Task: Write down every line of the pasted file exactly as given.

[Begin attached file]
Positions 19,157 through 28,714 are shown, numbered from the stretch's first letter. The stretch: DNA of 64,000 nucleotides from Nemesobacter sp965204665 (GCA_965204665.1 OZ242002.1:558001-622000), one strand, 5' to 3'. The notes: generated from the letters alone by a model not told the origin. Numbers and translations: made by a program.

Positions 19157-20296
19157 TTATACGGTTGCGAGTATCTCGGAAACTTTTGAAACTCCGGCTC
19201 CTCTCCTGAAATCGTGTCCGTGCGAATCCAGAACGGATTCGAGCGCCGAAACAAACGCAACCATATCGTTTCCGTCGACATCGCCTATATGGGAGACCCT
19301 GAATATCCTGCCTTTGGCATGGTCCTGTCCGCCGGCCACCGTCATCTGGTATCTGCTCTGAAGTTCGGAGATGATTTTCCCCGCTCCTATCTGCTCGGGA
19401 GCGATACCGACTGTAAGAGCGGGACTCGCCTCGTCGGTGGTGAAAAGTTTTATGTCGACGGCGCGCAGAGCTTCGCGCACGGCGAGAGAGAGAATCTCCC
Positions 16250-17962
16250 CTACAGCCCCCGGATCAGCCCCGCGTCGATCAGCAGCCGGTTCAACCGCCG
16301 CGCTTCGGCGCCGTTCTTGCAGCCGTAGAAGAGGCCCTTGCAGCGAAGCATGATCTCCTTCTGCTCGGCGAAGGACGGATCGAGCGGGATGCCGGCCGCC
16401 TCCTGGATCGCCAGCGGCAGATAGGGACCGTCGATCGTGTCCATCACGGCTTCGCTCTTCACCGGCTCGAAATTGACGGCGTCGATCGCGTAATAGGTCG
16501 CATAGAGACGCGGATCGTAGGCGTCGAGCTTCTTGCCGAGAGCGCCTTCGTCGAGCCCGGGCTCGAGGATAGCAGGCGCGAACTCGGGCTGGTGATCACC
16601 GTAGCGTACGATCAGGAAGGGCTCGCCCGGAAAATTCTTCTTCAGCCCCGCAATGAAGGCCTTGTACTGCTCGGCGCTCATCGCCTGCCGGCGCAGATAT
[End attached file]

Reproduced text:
Positions 19,157 through 28,714 are shown, numbered from the stretch's first letter. The stretch: DNA of 64,000 nucleotides from Nemesobacter sp965204665 (GCA_965204665.1 OZ242002.1:558001-622000), one strand, 5' to 3'. The notes: generated from the letters alone by a model not told the origin. Numbers and translations: made by a program.

Positions 19157-20296
19157 TTATACGGTTGCGAGTATCTCGGAAACTTTTGAAACTCCGGCTC
19201 CTCTCCTGAAATCGTGTCCGTGCGAATCCAGAACGGATTCGAGCGCCGAAACAAACGCAACCATATCGTTTCCGTCGACATCGCCTATATGGGAGACCCT
19301 GAATATCCTGCCTTTGGCATGGTCCTGTCCGCCGGCCACCGTCATCTGGTATCTGCTCTGAAGTTCGGAGATGATTTTCCCCGCTCCTATCTGCTCGGGA
19401 GCGATACCGACTGTAAGAGCGGGACTCGCCTCGTCGGTGGTGAAAAGTTTTATGTCGACGGCGCGCAGAGCTTCGCGCACGGCGAGAGAGAGAATCTCCC
Positions 16250-17962
16250 CTACAGCCCCCGGATCAGCCCCGCGTCGATCAGCAGCCGGTTCAACCGCCG
16301 CGCTTCGGCGCCGTTCTTGCAGCCGTAGAAGAGGCCCTTGCAGCGAAGCATGATCTCCTTCTGCTCGGCGAAGGACGGATCGAGCGGGATGCCGGCCGCC
16401 TCCTGGATCGCCAGCGGCAGATAGGGACCGTCGATCGTGTCCATCACGGCTTCGCTCTTCACCGGCTCGAAATTGACGGCGTCGATCGCGTAATAGGTCG
16501 CATAGAGACGCGGATCGTAGGCGTCGAGCTTCTTGCCGAGAGCGCCTTCGTCGAGCCCGGGCTCGAGGATAGCAGGCGCGAACTCGGGCTGGTGATCACC
16601 GTAGCGTACGATCAGGAAGGGCTCGCCCGGAAAATTCTTCTTCAGCCCCGCAATGAAGGCCTTGTACTGCTCGGCGCTCATCGCCTGCCGGCGCAGATAT